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Attorney-Client Privilege and Duty of Confidentiality

The attorney-client privilege entitles a client to refuse to testify and prevent his or her attorney from testifying in court regarding communications between them. It also applies to confidential communications made by an individual to an attorney who is sought out for the purpose of obtaining legal advice. In order to be privileged, the communication must be between the client and the attorney for the purpose of obtaining legal advice and with the expectation the communication would remain private. Disclosure of such communications to or in the presence of third parties destroys the confidential nature of the communication and renders such communications non-privileged.

The attorney-client privilege can also be waived by any of the following acts:

(i) Failure to claim the privilege;

(ii) Voluntary disclosure of the privileged matter by the privilege holder; or

(iii) A contractual provision, waiving the privilege in advance.

The attorney-client privilege applies only to communications made during the course of the relationship and covers only the attorney's formal testimony, whereas the duty of confidentiality protects against disclosure of any and all information related to the representation of the client, however and whenever derived. The duty of confidentiality even applies after the lawyer-client relationship has terminated.

Exceptions to the duty of confidentiality are as follows:

(i) The client consents after consultation;

(ii) Such disclosure is impliedly authorized in order to carry out the representation;

(iii) The lawyer reasonably believes it is necessary to prevent the client from committing a crime likely to result in death or substantial bodily harm;

(iv) Disclosure is required by a final order of the court, the ethics rules, or certain statutes;

(v) Disclosure is necessary to collect a fee or protect the lawyer's representation.

In Trilogy Communications, Inc. v. Excom Realty, Inc., 279 N.J. Super. 442 (Law Div. 1994), the defendant objected to the admission of an unsigned draft letter from its attorney addressed to the plaintiff's attorney, arguing the letter was inadvertently delivered to the plaintiff with other discovery documents and constituted a privileged attorney-client communication that had not been waived. The court held that the privilege belonged to the defendant as the client and had to be waived by the defendant. The court further found there was no authorized or voluntary, intentional, deliberate relinquishment or abandonment of the attorney-client privilege by the defendant. Moreover, the court held that "the negligence-free client, whose privilege it is in all events, should not bear the burden of global loss of an expectation of confidentiality because the attorney's negligence in protecting that confidentiality." Id. at 447.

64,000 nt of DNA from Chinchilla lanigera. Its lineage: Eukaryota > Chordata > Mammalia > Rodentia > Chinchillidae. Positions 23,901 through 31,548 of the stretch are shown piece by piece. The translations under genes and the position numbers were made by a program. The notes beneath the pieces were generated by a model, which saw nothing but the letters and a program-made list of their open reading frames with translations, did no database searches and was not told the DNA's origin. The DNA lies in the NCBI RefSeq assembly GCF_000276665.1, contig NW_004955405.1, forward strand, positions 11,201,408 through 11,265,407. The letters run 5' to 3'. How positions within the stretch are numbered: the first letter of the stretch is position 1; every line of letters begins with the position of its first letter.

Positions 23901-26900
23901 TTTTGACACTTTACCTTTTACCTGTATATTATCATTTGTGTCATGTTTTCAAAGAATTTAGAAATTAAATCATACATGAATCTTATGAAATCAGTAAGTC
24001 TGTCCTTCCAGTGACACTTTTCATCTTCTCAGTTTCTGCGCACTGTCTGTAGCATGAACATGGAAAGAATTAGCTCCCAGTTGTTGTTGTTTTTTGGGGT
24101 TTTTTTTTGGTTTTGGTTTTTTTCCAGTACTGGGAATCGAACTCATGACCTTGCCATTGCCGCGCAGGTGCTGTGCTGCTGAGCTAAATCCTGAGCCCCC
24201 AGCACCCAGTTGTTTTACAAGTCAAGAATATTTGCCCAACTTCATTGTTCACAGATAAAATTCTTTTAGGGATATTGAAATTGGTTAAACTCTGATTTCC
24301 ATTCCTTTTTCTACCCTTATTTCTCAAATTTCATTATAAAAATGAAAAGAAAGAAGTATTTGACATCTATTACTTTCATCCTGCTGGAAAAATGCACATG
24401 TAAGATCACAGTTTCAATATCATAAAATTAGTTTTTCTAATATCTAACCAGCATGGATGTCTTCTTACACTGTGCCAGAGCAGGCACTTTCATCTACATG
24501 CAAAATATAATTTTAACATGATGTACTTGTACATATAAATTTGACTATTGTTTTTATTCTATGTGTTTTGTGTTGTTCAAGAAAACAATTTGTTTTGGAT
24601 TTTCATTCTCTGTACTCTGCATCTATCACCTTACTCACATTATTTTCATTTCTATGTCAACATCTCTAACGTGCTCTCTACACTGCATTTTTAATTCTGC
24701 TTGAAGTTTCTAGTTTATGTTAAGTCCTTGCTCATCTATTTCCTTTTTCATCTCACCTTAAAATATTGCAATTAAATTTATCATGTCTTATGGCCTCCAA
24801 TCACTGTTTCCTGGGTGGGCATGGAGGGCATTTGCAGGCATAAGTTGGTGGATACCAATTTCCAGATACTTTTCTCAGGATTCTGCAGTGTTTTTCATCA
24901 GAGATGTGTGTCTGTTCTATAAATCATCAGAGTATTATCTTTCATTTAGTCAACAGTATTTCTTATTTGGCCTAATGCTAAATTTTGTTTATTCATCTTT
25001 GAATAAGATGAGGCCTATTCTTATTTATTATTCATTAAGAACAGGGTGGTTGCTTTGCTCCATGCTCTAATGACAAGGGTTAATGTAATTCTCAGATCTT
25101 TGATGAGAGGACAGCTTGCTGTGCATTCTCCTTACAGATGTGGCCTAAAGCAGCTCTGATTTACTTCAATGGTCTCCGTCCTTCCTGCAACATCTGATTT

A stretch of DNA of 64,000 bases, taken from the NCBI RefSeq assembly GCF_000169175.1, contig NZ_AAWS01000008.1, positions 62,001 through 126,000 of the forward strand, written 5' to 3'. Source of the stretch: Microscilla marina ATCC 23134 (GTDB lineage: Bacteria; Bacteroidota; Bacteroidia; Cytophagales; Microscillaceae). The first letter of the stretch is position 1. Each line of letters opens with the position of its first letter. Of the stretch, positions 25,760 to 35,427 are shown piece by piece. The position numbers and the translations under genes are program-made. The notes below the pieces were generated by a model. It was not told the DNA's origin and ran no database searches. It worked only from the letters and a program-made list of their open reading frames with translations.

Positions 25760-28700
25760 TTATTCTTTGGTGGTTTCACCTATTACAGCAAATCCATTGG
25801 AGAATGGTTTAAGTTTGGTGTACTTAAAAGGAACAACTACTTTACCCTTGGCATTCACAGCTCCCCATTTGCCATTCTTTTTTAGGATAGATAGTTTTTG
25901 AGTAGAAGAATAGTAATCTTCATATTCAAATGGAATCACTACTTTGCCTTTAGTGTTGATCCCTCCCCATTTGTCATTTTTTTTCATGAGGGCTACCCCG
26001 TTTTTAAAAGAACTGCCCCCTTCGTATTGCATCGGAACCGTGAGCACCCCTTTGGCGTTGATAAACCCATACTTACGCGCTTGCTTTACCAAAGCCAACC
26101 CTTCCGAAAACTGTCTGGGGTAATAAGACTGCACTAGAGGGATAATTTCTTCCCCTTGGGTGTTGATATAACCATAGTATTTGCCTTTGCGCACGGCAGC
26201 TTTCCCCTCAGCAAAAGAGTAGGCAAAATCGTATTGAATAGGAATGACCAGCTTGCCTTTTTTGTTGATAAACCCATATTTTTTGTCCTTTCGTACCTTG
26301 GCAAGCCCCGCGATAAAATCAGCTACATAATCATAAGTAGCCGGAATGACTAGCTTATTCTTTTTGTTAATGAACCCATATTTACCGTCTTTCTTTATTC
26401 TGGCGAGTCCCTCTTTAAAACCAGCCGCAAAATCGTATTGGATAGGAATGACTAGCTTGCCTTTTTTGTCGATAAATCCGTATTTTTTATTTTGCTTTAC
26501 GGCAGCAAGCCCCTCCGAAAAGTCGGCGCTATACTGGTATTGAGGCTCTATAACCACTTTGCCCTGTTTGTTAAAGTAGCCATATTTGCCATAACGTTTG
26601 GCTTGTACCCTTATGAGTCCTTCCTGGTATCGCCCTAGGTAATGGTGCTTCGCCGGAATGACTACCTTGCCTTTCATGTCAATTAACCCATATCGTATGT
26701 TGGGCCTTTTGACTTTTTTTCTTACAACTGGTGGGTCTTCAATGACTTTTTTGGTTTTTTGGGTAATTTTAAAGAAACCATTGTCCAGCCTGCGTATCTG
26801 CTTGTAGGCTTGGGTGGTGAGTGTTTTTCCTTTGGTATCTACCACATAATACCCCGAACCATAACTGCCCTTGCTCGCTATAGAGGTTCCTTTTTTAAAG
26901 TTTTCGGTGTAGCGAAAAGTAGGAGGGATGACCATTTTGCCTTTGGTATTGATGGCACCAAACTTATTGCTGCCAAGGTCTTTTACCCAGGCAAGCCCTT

The Supreme Court held in Stengart v. Loving Care Agency, 201 N.J. 300, 321-325 (2010) that the attorney-client privilege applies to communications made by the client to the attorney on a work-provided computer stipulated by the employer to be available for personal use. The employer in this matter provided the employee with a laptop computer, which she used to email her attorney about possibly filing a suit against the employer. She subsequently returned the laptop after she quit. After she filed suit, the employer hired a computer expert to recover emails between the employee and her attorney from the laptop's hard drive. The employer's attorney read the emails and used information from them during discovery. The trial court held that as the employee was on notice that all emails on her computer were the employer's property, they were not privileged. The Appellate Division and Supreme Court, however, disagreed. The Supreme Court found that under the circumstances the employee could have reasonably expected that email communications with her lawyer through her personal, password-protected, web-based email account would remain private, and that sending and receiving them using a company laptop did not waive the attorney-client privilege.

In Weingarten v. Weingarten, 234 N.J. Super. 318 (App. Div. 1989), the parties' final judgment of divorce incorporated a property settlement agreement. The wife subsequently brought a motion to vacate the final judgment of divorce with regard to the division of marital assets because she asserted her husband misrepresented the true value of the assets, even though she had been advised by her attorney to get an independent appraisal. The husband claimed that once the wife had disclosed private communications with her attorney in her certification to the court, she waived the attorney-client privilege. The court agreed, holding that the wife in Weingarten waived the privilege not only by instituting the proceedings, but also by disclosing the confidential communications with her attorney in her certification. However, the court held that the waiver only applies to information relevant to the issues raised by the wife's application. Therefore, the matter was remanded to the trial court for determination of the scope of the waiver of the privilege. Specifically, the trial court was directed to conduct an in camera (private) review of the documents requested, explain its reasons in a sealed record, and release to the husband those documents not protected by the privilege.

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